Vegetable Stock from Frozen Scraps

Ruth Ann Reyes
Ruth Ann Reyes Posts: 577 admin
edited August 2021 in General Recipes

I don't know how well you know me. But, I am totally into not wasting any part of the vegetable or the animal! And, since I currently do not have a compost... I know, it's a terrible tragedy.

Well, what do I do?

I freeze my scraps!

And the ones that don't do well in a stock (broccoli, cauliflower, and a few others) I just throw into the forest. Shhhh!!! Don't tell my neighbors.

For the rest of the delicious scraps, skins included...I throw them into a freezer bag and toss them into the deep freeze. Once a month, I have enough to make a beautiful stock!

Since I'm kind of lazy, I like to use my instant pot and a mesh insert like this .. I simply dump the frozen bag into the mesh insert and GO FOR IT!

Pictured Left: Vegetable stock from scraps as described above

Right: Tomato soup made from 100% garden produce (and above vegetable broth which may or may not be from the garden)

Soup: Vegetable stock, tomato, onions, garlic, basil, new potatoes, and spinach

Do you make your own vegetable stock? It definitely brings a different flavor to the party than a meat stock...but, I'm a fan.

What do you do with our stocks/broths?


Comments

  • Ruth Ann Reyes
    Ruth Ann Reyes Posts: 577 admin
    edited August 2021

    Here is a photograph of my tomato soup, where I used my freezer-burned bread "croutons" for the garnish!

    Crouton thread: https://community.thegrownetwork.com/discussion/comment/901818

    Oh, and since I'm "lazy" (read I like convenience) and because tomatoes often burn in the instant pot, I used my instant pot cooking blender for the soup!

    Simply throw it all in...Hit the soup 2 button...and walk away. When it's done...you have a perfectly smooth soup!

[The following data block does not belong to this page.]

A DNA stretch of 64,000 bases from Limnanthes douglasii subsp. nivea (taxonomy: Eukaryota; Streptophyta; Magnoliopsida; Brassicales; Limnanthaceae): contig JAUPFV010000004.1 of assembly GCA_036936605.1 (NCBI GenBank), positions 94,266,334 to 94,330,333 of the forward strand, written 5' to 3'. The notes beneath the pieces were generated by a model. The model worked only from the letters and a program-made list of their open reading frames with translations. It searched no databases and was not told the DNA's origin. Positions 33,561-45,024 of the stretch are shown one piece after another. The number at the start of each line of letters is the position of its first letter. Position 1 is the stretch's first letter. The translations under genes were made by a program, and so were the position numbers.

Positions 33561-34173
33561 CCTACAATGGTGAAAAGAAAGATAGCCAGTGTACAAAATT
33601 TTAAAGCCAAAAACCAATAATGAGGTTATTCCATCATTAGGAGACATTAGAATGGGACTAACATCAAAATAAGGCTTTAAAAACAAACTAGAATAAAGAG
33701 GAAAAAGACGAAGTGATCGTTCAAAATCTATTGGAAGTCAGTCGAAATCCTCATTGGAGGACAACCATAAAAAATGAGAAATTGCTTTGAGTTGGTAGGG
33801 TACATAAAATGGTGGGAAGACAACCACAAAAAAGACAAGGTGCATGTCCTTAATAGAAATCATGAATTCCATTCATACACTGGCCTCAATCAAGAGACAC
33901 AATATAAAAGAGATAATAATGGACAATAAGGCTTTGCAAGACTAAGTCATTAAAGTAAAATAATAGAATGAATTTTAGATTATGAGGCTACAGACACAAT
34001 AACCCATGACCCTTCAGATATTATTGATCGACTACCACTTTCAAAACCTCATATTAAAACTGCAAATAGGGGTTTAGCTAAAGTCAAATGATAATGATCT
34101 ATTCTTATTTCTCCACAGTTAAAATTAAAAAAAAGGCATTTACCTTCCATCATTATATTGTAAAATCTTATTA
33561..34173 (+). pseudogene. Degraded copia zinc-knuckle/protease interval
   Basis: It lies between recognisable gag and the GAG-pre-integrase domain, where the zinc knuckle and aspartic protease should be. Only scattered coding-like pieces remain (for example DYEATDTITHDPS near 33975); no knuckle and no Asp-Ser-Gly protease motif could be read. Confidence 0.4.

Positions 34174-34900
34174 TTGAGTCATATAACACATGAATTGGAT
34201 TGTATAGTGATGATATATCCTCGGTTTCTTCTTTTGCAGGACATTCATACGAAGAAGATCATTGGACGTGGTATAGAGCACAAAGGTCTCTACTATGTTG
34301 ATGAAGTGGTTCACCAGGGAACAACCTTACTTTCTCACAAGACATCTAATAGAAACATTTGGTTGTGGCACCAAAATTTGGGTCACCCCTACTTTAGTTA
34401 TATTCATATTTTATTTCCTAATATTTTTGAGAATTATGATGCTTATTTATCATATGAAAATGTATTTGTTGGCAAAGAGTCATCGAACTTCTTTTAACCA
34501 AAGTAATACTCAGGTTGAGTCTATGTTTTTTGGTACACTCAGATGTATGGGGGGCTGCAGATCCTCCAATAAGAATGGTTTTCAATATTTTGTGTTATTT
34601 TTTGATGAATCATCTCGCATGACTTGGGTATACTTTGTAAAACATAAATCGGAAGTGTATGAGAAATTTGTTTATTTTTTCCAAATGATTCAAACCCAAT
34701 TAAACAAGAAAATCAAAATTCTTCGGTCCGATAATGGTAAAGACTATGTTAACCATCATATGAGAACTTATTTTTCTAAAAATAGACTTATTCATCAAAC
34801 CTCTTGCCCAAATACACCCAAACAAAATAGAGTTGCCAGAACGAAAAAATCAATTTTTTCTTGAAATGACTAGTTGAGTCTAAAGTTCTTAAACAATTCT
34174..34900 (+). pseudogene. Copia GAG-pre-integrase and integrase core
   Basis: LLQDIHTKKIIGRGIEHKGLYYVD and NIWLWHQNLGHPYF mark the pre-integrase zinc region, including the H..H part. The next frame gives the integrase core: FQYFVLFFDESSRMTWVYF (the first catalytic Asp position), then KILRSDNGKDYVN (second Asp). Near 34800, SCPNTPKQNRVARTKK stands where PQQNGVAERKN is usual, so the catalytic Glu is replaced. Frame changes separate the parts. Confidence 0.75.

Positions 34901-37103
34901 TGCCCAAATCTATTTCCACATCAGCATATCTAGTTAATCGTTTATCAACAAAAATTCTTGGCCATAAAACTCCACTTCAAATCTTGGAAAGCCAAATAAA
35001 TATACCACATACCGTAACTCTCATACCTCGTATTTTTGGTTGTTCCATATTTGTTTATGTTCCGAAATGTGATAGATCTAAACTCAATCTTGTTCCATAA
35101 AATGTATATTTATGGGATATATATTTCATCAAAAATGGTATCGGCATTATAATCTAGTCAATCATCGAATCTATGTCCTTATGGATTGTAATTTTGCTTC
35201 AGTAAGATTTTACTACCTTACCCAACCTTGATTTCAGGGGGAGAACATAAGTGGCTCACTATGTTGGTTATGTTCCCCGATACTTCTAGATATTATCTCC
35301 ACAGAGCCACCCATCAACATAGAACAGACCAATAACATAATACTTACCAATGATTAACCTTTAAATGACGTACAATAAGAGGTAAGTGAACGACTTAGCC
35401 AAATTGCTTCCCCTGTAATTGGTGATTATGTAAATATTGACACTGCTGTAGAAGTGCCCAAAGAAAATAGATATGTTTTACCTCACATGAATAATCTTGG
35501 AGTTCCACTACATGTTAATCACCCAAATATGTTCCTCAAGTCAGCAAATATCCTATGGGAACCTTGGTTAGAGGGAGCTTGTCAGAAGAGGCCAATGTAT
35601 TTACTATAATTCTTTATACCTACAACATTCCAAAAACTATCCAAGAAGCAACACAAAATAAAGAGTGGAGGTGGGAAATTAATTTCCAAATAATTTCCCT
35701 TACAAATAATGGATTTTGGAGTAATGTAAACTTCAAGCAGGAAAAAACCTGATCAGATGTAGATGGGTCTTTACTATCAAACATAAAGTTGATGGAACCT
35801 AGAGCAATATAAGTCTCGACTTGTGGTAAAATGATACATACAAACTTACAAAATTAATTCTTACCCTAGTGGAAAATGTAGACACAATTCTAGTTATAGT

• RustBeltCowgirl
    RustBeltCowgirl Posts: 1,403 ✭✭✭✭✭

    @Ruth Ann Reyes I use broccoli and cauliflower stalks in my stock. The actual leftover broccoli goes into something like chicken broccoli rice bake and the cauliflower goes into blended veggies soups.

    Which reminds me, since I have a batch of veggie broth in the crock pot I need to throw the basil and oregano stems in there.

  • Torey
    Torey Posts: 5,633 admin

    I put everything in my broths. Whatever I have on hand. I make a lot of it in the fall when I am harvesting the garden. I, too, use the stalks and outer leaves of broccoli, cauliflower and cabbage for stock. Things that some people might consider waste parts. Carrot tops, radish & turnip leaves, onion stalks, garlic scapes, horseradish leaves, weeds. As I harvest herbs throughout the summer, I dry the stalks separately and use them in my stocks.

    Sometimes a bowl of veggie scraps will sit in my fridge for a few days as I accumulate enough for a stock. My family now refers to it as compost soup.

    I make a lot of meat stocks from bison bones and carcasses from chickens and turkeys, too. I add a lot of veggie scraps and herb stalks to them as well.

    I also add medicinal ingredients such as slices of dried reishi, astragalus root, dandelion root, hot peppers, nettles, dock root, burdock root, ginger, turmeric, etc. I make sure I label anything that is going to be particularly spicy.

    As to what I do with my stocks. Gravy is nice with a boost of stock. If I am making a meat pie, I will add stock to the meat when cooking. Same when I make spaghetti sauces, I will thin the tomato paste with veggie stock. I add stocks when making other soups, like you did for your tomato soup. Bumps up the nutritional content of whatever you are making. I like to have chicken or veggie stock to drink when I have a cold or flu. Chicken soup has been proven to reduce the symptoms and severity of colds. It just feels good to have a hot nourishing beverage when you aren't feeling that great.

  • Ruth Ann Reyes
    Ruth Ann Reyes Posts: 577 admin

    I think the stalks would work fine. But, the florets cause a bit of a bitter taste (and gassy aftermath) for me - so I avoid them!